In at least twenty states, there were no (or inadequate) rules for the selection of Convention delegates, leaving the entire process to the discretion of a handful of party leaders.
More than a third of the Convention delegates had, in effect, already been selected prior to 1968 – before either the major issues or the possible presidential candidates were known. By the time President Johnson announced his withdrawal from the nomination contest, the delegate selection process had begun in all but twelve states.
Unrestrained use or application of majority rule was the cause of much strain among Democrats in 1968. The imposition of the unit rule from the first to final stage of the nominating process, the enforcement of binding instructions on delegates, and favorite-son candidacies were all devices used to force Democrats to vote against their stated presidential preferences. Additionally, in primary, convention and committee systems, majorities used their numerical superiority to deny delegate representation to the supporters of minority presidential candidates.
Secret caucuses, closed slate-making, widespread proxy voting – and a host of other procedural irregularities – were all too common at precinct, country, district, and state conventions.
In many states, the costs of participation in the process of delegate selection were clearly discriminatory; in others, they were prohibitive. Filing fees for entering primaries were often excessive, reaching $14,000 in one state, if a complete slate of candidates had been filed. “Hospitality” fees were often imposed on delegates to the convention, reaching $500 in one delegation. Not surprisingly, only 13% of the delegates to the National Convention had incomes of under $10,000 (whereas 70% of the population have annual incomes under that amount).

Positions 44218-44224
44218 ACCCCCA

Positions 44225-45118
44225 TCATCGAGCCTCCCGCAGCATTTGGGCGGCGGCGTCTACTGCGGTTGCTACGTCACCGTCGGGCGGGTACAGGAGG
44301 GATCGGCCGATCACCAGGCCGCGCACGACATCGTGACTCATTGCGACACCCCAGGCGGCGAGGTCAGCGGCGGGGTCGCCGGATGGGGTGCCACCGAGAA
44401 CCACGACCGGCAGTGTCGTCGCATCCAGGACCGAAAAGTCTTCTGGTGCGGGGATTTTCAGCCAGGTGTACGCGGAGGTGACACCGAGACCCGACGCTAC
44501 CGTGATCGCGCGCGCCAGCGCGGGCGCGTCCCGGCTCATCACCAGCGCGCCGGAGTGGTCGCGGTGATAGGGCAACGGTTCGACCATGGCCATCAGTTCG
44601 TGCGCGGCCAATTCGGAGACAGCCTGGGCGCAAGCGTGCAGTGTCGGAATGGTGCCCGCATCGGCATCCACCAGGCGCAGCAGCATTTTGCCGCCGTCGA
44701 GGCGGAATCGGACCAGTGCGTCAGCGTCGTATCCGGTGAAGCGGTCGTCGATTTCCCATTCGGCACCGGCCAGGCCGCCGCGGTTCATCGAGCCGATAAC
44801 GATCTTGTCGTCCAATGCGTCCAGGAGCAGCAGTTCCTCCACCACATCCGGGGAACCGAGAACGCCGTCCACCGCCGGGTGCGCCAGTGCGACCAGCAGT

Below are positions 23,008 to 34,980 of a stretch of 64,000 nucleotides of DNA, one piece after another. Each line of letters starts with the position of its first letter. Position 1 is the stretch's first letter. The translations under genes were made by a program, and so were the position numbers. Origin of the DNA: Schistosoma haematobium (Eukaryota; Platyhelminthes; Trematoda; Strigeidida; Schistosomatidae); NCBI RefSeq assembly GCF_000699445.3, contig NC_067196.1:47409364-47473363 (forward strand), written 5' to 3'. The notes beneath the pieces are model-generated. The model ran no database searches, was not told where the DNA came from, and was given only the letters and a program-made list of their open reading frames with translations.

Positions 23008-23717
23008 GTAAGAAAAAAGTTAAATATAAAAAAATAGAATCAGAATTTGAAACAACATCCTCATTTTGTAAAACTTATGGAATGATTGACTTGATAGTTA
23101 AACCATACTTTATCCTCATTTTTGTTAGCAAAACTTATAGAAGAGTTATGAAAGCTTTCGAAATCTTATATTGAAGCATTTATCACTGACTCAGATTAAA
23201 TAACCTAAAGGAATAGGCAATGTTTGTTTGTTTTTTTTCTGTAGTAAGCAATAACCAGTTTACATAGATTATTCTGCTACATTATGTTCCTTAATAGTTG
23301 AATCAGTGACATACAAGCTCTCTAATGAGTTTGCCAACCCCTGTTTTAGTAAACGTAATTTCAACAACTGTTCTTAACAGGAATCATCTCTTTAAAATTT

Representation of blacks, women and youth at the Convention was substantially below the proportion of each group in the population. Blacks comprised about five percent of the voting delegates, well above their numbers in 1964; since blacks make up 11% of the population and supplied at least 20% of the total vote for the Democratic presidential candidate, however, they were still underrepresented at the Convention. Women comprised only 13% of the delegates with only one of 55 delegations having a woman chairman. In a majority of delegations there was no more than a single delegate under 30 years of age, and in two delegations the average age was 54. The delegates to the 1968 Democratic National Convention, in short, were predominantly white, male, middle-aged, and at least middle-class.
As this information emerged, we recognized that two alternative courses of action were available to us. First, we could suggest that the institution of the National Convention had outlived its usefulness and should be discarded. To be sure, at our public hearings several Democrats gave testimony expressing the judgment that the convention system did not deserve to be saved. There was a substantial body of feeling, in fact, that a national primary within each Party would be the most democratic means of selecting presidential candidates.
Second, we could conclude that there was nothing inherently undemocratic about a National Convention: that 1968 was a culmination of years of indifference to the nominating process, rather than a startling aberration from previous years; that purged of its structural and procedural inadequacies, the National Convention was an institution well worth preserving. The Commission has taken this second course. The following are some of our reasons:
In view of the stringent demands made upon a President of the United States, the challenge imposed upon any contender for the nomination in seeking support in a wide variety of delegate selection systems should be maintained.
The face-to-face confrontation of Democrats of every persuasion in a periodic mass meeting is productive of healthy debate, important policy decisions (usually in the form of platform planks), reconciliation of differences, and realistic preparation for the fall presidential campaign.
The Convention provides a mechanism for party self-government through the election and instruction of a National Committee.
While endorsing the institution, the Commission believes that if delegates a